Animated Computer Education Games for Students with ADHD

Animated Computer Education Games for Students with ADHD

Kim B. Dielmann (University of Central Arkansas, USA) and Julie Meaux (University of Central Arkansas, USA)
DOI: 10.4018/978-1-60960-503-2.ch506
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Abstract

Children and adolescents with Attention Deficit Hyperactivity Disorder (ADHD) have difficulty maintaining attention, controlling their activity level, and they typically demonstrate poor interpersonal relationships skills. Because of their challenges, educational performance tends to suffer. Paradoxically, when seated in front of a videogame or computer program they enjoy, the performance of individuals with ADHD becomes similar to non-ADHD peers. The purpose of this chapter is to present a conceptual framework for understanding the factors that affect the outcome of individuals with ADHD, and to demonstrate how instructional design models can be used to guide the design and implementation of animated computer education games as instructional tools for this population. Specifically, the FIDGE model and Gagné’s Nine Events of Instruction are evaluated for their contributions to understanding the unique technological needs of the ADHD learner.
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Introduction

Current estimates indicate Attention Deficit Hyperactivity Disorder (ADHD) affects 4% to 12% of U.S. children (Froehlich et al., 2007). Longitudinal studies suggest children who are diagnosed with ADHD continue to have difficulties with organization, time management, impulsive thoughts and actions, stress management, emotional regulation, interpersonal relationships, and academic skills such as reading, studying, and test taking as adolescents and as young adults (Barkley, Fischer, Smallish, and Fletcher, 2006). Children and adolescents with ADHD often struggle in traditional classrooms. Many fidget and have difficulty remaining in their seats, thus causing disruption to the classroom as well as to the child’s own education. Even when children with ADHD are able to sit quietly, they often require multiple repetition in order to retain information they hear. Most teachers cannot pause to emphasize each individual fact to a child with ADHD while the rest of the class has grasped the material and moved on. As a result, adolescents with ADHD are more likely to drop out of high school and fail to complete college compared to their non-ADHD counterparts. Lower educational achievement often leads to underemployment, poor social adjustment, and decreased overall quality of life. To address these problems, a more engaging and personalized education format is necessary for children and adolescents with ADHD.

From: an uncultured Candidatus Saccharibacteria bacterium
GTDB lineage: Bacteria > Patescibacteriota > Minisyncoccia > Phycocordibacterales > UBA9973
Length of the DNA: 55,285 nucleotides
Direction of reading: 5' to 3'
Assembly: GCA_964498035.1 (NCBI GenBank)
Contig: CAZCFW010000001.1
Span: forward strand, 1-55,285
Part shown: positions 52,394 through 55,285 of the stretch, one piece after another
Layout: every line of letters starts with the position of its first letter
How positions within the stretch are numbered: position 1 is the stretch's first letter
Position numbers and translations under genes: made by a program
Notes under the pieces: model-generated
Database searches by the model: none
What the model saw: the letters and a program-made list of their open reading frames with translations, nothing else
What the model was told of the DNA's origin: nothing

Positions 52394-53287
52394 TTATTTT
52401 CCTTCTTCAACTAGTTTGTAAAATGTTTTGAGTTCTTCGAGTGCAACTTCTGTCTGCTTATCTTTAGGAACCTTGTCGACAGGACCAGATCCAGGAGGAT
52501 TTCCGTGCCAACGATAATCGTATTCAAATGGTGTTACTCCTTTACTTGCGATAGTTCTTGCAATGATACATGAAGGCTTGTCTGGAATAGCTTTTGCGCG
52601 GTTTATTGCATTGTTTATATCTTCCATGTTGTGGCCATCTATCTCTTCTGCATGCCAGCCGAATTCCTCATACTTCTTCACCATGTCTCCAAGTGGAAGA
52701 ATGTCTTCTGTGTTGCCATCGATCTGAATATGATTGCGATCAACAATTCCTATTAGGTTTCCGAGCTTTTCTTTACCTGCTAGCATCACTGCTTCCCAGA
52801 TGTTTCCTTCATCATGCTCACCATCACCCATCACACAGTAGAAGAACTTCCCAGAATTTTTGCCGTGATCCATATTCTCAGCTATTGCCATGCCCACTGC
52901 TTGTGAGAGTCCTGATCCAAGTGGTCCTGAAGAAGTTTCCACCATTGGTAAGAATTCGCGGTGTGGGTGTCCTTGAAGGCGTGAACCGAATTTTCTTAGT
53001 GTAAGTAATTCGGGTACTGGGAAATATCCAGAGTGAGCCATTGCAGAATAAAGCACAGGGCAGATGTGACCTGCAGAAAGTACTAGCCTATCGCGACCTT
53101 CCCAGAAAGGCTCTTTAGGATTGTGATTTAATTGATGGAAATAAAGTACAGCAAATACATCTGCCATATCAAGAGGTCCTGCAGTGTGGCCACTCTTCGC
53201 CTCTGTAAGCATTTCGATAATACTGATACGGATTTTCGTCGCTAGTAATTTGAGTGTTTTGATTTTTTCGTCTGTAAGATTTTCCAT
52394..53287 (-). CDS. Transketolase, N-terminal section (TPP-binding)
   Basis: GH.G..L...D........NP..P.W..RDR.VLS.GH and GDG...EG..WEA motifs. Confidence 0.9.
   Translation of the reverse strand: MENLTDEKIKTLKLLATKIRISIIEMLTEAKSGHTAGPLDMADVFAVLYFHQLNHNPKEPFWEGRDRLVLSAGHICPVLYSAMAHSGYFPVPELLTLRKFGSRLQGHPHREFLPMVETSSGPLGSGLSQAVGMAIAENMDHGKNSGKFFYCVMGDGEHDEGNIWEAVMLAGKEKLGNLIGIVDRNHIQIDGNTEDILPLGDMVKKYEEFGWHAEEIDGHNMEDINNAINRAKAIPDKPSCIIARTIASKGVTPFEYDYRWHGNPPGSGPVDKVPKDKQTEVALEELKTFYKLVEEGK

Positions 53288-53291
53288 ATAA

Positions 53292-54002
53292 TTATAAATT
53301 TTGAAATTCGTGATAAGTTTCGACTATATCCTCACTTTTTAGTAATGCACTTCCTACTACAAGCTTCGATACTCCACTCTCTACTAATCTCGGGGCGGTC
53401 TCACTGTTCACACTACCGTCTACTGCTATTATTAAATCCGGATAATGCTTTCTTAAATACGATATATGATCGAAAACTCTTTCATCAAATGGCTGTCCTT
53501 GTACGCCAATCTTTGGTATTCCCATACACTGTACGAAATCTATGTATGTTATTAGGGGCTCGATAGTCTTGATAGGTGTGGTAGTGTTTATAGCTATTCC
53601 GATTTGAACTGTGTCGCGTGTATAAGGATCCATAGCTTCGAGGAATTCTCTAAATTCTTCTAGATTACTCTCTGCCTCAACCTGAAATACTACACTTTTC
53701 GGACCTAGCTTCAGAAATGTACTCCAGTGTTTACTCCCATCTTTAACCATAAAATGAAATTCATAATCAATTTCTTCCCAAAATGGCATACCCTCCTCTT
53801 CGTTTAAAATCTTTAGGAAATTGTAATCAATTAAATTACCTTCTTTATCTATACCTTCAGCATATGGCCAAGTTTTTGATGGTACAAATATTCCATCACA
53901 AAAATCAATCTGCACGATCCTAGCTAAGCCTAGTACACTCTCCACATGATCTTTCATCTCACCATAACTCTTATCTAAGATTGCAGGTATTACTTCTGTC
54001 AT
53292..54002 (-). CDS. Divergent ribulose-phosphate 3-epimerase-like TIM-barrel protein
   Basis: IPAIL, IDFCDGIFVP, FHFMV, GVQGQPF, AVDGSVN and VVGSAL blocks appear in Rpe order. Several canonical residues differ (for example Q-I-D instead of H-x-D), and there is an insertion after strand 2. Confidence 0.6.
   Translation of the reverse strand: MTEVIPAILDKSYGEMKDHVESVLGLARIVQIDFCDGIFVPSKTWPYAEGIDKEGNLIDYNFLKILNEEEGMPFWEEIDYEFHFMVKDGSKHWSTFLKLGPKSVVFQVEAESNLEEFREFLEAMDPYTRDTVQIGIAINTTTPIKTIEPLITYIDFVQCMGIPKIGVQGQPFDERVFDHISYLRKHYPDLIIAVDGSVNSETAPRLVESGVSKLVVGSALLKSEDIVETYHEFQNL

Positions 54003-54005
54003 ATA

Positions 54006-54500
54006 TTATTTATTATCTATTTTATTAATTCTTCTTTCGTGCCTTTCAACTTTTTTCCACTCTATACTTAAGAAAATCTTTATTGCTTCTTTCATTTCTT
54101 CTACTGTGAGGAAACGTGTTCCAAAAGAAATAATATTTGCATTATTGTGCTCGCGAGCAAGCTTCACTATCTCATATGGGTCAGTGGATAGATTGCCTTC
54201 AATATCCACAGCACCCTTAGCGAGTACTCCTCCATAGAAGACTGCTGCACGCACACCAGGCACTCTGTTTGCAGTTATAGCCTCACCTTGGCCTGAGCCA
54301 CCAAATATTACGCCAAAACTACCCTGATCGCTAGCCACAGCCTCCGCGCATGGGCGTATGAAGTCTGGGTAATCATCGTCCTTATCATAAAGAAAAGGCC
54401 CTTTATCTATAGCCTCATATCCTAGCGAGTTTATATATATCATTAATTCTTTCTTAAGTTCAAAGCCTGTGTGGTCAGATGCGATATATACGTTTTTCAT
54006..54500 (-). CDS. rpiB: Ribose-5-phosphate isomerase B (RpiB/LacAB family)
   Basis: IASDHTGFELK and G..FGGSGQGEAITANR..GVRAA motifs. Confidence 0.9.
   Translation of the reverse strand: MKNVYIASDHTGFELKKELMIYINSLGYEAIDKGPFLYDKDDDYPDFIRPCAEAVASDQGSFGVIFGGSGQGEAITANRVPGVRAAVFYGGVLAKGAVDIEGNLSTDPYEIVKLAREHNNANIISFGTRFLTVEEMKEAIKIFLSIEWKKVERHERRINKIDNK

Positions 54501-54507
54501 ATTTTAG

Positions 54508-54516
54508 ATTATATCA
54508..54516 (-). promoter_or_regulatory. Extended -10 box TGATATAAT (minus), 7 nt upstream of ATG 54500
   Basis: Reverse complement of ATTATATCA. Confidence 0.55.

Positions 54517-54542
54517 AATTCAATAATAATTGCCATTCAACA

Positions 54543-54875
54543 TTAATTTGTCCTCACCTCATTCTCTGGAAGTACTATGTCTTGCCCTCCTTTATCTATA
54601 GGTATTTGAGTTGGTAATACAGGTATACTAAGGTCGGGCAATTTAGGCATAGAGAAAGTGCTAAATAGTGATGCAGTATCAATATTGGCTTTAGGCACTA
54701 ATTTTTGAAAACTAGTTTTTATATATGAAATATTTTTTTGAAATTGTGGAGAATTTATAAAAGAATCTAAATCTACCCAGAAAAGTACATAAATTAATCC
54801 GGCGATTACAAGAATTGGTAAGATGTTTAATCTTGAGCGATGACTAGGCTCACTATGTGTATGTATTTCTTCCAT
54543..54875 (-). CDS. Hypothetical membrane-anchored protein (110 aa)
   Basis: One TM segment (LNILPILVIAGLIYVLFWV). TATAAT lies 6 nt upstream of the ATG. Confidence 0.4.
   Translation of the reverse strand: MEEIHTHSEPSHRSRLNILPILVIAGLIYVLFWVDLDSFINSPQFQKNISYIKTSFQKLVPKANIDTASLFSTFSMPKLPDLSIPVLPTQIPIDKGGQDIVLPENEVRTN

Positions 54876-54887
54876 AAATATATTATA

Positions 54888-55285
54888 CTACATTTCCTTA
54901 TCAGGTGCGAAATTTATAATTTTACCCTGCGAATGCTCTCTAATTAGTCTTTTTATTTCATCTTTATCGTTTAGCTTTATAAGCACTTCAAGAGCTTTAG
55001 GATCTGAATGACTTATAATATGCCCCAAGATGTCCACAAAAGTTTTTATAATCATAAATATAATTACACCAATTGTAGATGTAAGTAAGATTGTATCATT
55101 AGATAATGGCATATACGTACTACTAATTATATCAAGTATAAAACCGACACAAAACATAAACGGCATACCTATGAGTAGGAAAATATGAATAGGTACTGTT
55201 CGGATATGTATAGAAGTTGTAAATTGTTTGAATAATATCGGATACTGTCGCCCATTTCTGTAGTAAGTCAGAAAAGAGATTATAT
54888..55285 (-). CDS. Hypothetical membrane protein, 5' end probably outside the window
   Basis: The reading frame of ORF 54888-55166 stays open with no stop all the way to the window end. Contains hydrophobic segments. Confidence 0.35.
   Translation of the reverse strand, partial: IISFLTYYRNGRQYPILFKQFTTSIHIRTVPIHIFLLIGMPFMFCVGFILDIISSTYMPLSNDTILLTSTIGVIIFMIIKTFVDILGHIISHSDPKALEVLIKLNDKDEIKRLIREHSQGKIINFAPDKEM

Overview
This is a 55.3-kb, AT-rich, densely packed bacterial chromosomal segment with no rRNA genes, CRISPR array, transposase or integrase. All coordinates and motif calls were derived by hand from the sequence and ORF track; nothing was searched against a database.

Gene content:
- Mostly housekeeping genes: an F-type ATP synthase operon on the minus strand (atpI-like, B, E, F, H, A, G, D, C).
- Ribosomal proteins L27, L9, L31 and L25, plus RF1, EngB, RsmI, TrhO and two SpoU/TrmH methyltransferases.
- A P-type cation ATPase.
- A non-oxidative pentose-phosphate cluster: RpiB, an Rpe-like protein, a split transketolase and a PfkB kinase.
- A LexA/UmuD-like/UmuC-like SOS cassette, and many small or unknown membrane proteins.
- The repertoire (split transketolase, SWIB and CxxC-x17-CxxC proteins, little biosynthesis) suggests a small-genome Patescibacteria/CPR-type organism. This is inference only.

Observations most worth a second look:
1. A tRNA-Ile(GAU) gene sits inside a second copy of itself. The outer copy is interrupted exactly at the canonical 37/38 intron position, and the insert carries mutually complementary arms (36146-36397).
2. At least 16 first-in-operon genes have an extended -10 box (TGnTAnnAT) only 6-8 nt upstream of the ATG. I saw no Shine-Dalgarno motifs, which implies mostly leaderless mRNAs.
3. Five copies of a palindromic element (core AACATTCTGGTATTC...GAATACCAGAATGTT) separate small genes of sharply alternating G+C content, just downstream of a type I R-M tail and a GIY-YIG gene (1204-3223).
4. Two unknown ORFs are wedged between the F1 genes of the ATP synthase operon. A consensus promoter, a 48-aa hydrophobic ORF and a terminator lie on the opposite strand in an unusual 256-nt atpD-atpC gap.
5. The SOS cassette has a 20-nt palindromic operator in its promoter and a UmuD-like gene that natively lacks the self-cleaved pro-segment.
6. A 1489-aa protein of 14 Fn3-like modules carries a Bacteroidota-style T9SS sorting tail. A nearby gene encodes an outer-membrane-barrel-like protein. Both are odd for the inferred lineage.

According to DuPaul and Stoner (2003), students with ADHD are educated more effectively if multiple mediators (peers, computers, and parents) are involved. They also recommend the intervention strategies be individualized particularly since the ADHD population is heterogenious. According to the Centers for Disease Control and Prevention (September 2, 2005), 56% of all children ages four to 17 years diagnosed with ADHD were taking stimulant medications. Though medication is the most widely used treatment for ADHD, a combination of self-monitoring and self-reinforcement may have longer lasting effects. Barkley, Copeland, and Sivage (1980) found this combination improved task-related attention, academic accuracy, and peer interactions. DuPaul, Rutherford and Hosterman (2008) suggested the use of self-monitoring and self-reinforcement particularly at the secondary level because there are fewer opportunities for this age group for token reinforcement, contingency contracting, or response cost.

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